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|Minor league affiliations|
|League||Pacific Coast League (1909–1925)|
|Major league affiliations|
|Minor league titles|
|League titles||1919, 1920|
The Vernon Tigers were a Minor League Baseball team that represented Vernon, California in the Pacific Coast League (PCL) from 1909 to 1925. The team won back-to-back PCL pennants in 1919 and 1920. The Tigers, together with the Sacramento Solons, joined the PCL as a new team in 1909 when the league expanded from four teams to six. The Tigers effectively were a second team in Los Angeles, rivals of the existing Los Angeles Angels.
Vernon, California, was and is relatively small community in Los Angeles County. Vernon fielded a PCL team because it was one of only two cities in Los Angeles County where the sale and consumption of alcohol was legal. Vernon used its "wet" distinction to its advantage. The largest enterprise in the town at the time was Doyle's bar, advertised as the "longest bar in the world" with 37 bartenders. Doyle was also a sports promoter, building an arena where world championship boxing matches were held. Tigers owner Edward Maier built Maier Park next to Doyle's bar, which had its own entrance to the park.
In 1913 and 1914, the Tigers played in the oceanside community of Venice, and were known as the Venice Tigers during those seasons. Not coincidentally, Venice was the only other "wet" city in Los Angeles County. On Sundays and special holidays in which alcohol sales were not permitted, the Tigers played their home games at Washington Park, which was primarily the Angels' home field. The team did not draw well in Venice, and the Tigers moved back to Vernon in 1915. Player-manager Happy Hogan, who had managed the team since 1909 (such that the newspapers sometimes called the team "Hogan's Tigers") died during the 1915 season, of pneumonia.
Bob Meusel, later a New York Yankees teammate of Babe Ruth, played for Vernon in 1917 before serving in World War I the following year with the Navy. The Tigers finished the war-shortened 1918 season in first place; however, they were defeated by the Los Angeles Angels in a postseason series. This postseason series is often incorrectly identified as a "playoff." That postseason series, however, was unrelated to the PCL playoff system which was established some years later.
In early 1919, Maier sold a controlling interest in the Tigers to movie actor Roscoe "Fatty" Arbuckle, a superstar in the silent film era. In perhaps a harbringer when the team became known as the Hollywood Stars, Hollywood began taking a collective notice of the team as a result of Arbuckle's ownership. And, the season concluded with the Tigers defeating the rival Angels in the last series of the season, winning the pennant by 1 1⁄2 games.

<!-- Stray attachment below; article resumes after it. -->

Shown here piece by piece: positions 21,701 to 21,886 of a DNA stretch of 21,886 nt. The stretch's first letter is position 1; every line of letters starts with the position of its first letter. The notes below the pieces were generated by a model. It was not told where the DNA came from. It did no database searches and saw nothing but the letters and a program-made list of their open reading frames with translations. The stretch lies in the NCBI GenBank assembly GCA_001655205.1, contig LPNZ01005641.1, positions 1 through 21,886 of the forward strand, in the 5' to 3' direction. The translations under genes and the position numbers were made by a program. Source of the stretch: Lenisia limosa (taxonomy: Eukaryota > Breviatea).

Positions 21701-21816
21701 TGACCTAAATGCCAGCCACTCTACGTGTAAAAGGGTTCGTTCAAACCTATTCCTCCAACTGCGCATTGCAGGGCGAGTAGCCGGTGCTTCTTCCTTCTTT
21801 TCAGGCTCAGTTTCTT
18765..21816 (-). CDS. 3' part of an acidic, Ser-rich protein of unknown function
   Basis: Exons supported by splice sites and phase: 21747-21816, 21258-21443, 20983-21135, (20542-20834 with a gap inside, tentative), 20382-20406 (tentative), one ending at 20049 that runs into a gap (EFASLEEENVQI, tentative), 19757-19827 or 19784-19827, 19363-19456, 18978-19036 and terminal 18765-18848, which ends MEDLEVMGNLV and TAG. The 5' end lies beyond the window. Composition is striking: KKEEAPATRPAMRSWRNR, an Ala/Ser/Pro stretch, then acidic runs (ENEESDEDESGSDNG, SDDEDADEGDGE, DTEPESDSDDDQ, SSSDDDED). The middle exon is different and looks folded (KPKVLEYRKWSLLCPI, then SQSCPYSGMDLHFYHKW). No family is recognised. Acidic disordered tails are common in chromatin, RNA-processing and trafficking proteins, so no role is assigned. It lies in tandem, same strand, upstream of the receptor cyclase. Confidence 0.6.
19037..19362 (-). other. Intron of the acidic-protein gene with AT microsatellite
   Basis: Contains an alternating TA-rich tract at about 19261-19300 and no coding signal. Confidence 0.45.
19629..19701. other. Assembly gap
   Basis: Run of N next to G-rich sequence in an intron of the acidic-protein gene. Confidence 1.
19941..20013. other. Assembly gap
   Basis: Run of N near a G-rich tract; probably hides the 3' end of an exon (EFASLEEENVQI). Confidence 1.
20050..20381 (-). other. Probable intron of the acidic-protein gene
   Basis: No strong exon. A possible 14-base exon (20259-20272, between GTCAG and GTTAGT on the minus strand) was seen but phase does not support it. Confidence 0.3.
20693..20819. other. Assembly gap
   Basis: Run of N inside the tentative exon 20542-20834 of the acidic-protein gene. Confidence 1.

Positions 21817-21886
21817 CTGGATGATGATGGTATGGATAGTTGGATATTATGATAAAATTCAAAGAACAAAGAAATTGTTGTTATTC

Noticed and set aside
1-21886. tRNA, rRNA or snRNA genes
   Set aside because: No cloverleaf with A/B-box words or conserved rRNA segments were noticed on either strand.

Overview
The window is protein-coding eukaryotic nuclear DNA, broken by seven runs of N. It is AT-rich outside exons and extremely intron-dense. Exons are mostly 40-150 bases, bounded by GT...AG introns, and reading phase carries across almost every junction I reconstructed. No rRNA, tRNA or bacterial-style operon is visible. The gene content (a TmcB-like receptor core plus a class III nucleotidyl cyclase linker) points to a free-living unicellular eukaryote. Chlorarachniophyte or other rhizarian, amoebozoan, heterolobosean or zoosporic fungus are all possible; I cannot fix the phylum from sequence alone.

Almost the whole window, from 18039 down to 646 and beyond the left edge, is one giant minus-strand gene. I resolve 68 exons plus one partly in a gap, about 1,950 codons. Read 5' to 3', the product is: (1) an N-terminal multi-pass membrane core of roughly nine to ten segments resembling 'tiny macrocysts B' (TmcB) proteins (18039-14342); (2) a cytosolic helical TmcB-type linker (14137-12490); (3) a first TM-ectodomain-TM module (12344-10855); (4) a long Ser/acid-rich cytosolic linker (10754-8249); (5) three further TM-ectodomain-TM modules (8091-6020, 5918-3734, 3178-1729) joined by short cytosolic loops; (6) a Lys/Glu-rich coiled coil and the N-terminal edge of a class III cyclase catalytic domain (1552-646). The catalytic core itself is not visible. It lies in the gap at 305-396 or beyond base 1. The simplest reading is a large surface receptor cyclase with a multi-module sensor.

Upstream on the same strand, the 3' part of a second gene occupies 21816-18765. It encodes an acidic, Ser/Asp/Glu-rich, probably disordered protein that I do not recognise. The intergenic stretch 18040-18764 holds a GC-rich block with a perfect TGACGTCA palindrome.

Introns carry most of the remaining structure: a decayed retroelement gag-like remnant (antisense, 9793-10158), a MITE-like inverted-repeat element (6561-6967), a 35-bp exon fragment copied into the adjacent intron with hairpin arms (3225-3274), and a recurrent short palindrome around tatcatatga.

The 1919 season became infamous for the "Black Sox" scandal. As with the tainted World Series of that year, there were rumors that opposing PCL players had been bribed to "throw" games against the Tigers. League President William McCarthy expelled Tiger first baseman Babe Borton and several other players under suspicion of involvement.
The Tigers seemed unfazed by the scandal, as they finished first for the third year in a row, winning the 1920 pennant by 5 1⁄2 games over the Seattle Indians. However, that was the beginning of end of the team. The Eighteenth Amendment had been ratified, criminalizing the production and sale of alcohol everywhere in the U.S., including Vernon. It took effect in 1920. The small population of Vernon became a liability, as fewer Angelenos were willing to travel the distance to watch a game in a "dry" town.
Moreover, principal owner Arbuckle found ownership of the team more work than he had bargained for, and sold his interest in the team later in 1920. As a result, the Hollywood crowd lost interest in the Tigers. As attendance waned, the caliber of play did also, and the team struggled in its final years. After the 1925 season, the team was sold to San Francisco interests and moved to that city to begin play in 1926 as the Mission Reds.
After 12 unprofitable seasons in San Francisco, the team moved back to Los Angeles for the 1938 season. They were renamed the Hollywood Stars, and established a strong rivalry with the Angels that lasted until the arrival of the Brooklyn Dodgers in 1958. As before in Los Angeles for a time, and as in San Francisco, the Stars found themselves being tenants of the more dominant team in the city. However, the Stars would eventually build their own park and achieve a measure of success that the Tigers and the Missions had been unable to achieve.
|Wikimedia Commons has media related to Vernon Tigers.|
- Worth, Richard (2013). Baseball Team Names: A Worldwide Dictionary, 1869-2011. McFarland. p. 313. ISBN 978-0786468447. Retrieved October 11, 2015.
- "Assumed Names–Happy Hogan". Baseball History Daily. Retrieved October 11, 2015.
- "Happy Hogan". Baseball Reference Bullpen (SABR/Baseball Reference Encyclopedia). Baseball Reference. Retrieved October 11, 2015.